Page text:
CDP announcements are becoming a flood. IBM and Commvault are joining in. According to Reuters, IBM is going to announce Tivoli Continuous Data Protection for Files. It will be released September 16th and be priced at $35 per desktop/laptop and $995 per server. Stored data is sent to a remote server. The story quotes an IBM’r saying snapshots are good but not continuous so data entered since the last snapshot could be lost. Storing all file-level changes prevents that.

CommVault UK's MD, Alsdair Kilgour, was asked about data storage concerns that currently interest his customers, having earlier 'no commented' on a future product plans question. He replied: "CDP is an increasingly strong driver. It needs to be application-aware ... only apply it to critical application's data ... Don't do CDP at the (disk) volume level ... Take a snapshot of (critical) data (for DR) ... take block-level changes to the DR copy. If the main system fails dismount the primary disk, mount the DR volume, re-point the server to the DR volume, you've recovered in seconds." Application users may not even see the interruption. No data that's been committed to disk is lost. Existing policy-setting technology in CommVault's Unified Data Management suite could be use to specify application files that need to have CDP applied.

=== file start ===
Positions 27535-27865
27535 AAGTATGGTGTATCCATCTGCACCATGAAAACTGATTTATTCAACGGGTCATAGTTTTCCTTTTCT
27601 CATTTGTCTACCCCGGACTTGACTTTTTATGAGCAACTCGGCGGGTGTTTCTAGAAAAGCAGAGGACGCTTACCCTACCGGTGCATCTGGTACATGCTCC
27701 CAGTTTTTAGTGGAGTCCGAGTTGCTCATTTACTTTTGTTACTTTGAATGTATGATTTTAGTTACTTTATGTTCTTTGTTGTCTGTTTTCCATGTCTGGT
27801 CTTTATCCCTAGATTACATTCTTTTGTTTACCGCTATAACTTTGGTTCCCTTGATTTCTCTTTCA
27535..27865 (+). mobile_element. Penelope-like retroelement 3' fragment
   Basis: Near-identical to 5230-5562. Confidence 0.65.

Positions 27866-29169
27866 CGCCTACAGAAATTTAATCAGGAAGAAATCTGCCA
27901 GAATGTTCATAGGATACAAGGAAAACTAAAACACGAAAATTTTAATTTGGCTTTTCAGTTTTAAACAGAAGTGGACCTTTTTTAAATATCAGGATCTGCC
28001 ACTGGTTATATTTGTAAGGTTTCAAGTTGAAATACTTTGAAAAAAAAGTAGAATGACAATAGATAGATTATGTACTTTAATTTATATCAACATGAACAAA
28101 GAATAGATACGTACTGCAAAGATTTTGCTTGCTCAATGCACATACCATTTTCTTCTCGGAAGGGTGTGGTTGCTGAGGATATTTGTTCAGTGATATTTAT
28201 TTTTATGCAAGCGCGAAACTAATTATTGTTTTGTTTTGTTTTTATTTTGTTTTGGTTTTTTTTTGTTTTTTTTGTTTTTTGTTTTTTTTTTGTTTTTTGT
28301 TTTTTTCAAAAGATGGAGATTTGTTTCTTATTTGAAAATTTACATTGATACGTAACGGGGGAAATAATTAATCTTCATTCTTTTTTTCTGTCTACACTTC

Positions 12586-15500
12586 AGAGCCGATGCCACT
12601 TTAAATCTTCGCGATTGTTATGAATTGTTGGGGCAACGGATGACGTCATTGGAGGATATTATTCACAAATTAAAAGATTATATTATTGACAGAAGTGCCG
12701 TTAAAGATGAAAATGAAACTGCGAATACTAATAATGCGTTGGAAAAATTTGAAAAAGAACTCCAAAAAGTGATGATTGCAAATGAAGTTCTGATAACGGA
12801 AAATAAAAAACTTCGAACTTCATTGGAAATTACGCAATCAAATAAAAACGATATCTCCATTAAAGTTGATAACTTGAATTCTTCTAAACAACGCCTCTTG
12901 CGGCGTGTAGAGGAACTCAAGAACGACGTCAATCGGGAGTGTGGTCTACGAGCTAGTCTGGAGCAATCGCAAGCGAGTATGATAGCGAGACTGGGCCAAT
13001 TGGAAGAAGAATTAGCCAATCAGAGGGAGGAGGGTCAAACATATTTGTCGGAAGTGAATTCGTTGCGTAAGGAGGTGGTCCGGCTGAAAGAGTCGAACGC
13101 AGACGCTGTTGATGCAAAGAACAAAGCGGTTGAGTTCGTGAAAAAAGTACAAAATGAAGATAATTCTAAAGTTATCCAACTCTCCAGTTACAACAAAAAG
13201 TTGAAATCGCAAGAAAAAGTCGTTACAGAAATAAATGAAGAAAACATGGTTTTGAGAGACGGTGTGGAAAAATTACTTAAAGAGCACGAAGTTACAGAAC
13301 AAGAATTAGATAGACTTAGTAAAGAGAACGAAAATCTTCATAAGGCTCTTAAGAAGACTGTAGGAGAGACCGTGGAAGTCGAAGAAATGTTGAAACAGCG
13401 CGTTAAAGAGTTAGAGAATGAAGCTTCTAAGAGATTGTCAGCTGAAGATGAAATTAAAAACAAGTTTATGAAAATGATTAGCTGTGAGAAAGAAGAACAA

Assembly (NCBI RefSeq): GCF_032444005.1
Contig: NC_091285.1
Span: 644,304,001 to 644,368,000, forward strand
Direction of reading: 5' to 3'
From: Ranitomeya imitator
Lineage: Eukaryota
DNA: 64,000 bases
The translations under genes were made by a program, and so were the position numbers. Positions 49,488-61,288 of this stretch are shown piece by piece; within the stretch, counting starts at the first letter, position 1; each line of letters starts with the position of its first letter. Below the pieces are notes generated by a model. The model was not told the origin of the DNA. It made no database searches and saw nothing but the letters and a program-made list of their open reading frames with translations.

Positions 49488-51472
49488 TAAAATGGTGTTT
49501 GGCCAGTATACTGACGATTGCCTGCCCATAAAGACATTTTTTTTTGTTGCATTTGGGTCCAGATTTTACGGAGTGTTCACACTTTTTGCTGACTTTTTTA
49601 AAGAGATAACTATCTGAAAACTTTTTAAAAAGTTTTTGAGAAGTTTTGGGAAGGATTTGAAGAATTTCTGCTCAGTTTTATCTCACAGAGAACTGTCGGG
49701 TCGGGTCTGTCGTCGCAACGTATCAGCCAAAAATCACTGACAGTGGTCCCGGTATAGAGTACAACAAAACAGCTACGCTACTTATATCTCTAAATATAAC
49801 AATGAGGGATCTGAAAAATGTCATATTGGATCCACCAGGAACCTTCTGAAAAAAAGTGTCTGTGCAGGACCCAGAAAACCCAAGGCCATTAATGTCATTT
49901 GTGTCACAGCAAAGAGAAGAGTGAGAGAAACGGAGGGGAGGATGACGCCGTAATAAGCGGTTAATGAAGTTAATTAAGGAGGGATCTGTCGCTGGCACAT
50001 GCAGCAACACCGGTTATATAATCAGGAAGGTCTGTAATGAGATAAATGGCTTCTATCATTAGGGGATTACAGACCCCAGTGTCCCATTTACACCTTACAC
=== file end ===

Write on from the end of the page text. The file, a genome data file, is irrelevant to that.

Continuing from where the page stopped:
Alasdair has it all worked out. You might even imagine he'd been on an internal forthcoming product briefing. He couldn't possibly comment.

CDP has been seen as a requirement for 24x7 enterprises who can't afford to lose a single byte of data. We've covered it quite a lot, mentioning Revivio, TimeSpring, NetApp and others such as XOSoft and Mendocino. Symantec's Veritas has a CDP product codenamed Panther out on beta test. Think synthetic-style backup technology with lots of saved deltas.

IBM's pricing and IBM'r quotes indicate an SMB market approach. CommVault has a good reseller channel and that would include SMBs. Naturally a small/medium business use of CDP would require it to be simple and bullet-proof to operate, also preferably integrated into existing backup and archiving routines. Cheap SATA arrays - CommVault's Kilgour says Dell is leading the way here with its EMC drive array technology - is making the hardware cost affordable. We need software vendors to get busy extending data protection software.

Data Protection, courtesy of D2D backup, is going to become continuous as a matter of course I think. All the data protection vendors will offer it, again as a matter of course. Any laptop, desktop or server with external drives might be well advised to employ CDP too. Local recovery is always going to be better than link-dependent remote recovery. Think how good it would be to have every file or record change you make silently but surely stored on a local external disk. Primary disk crashes would never have the same fears again.

What that needs is for suppliers like Maxtor with its One Touch Retrospect backup, and Seagate with its comparable product, to have CDP added by their software suppliers. Are you hearing this Dantz?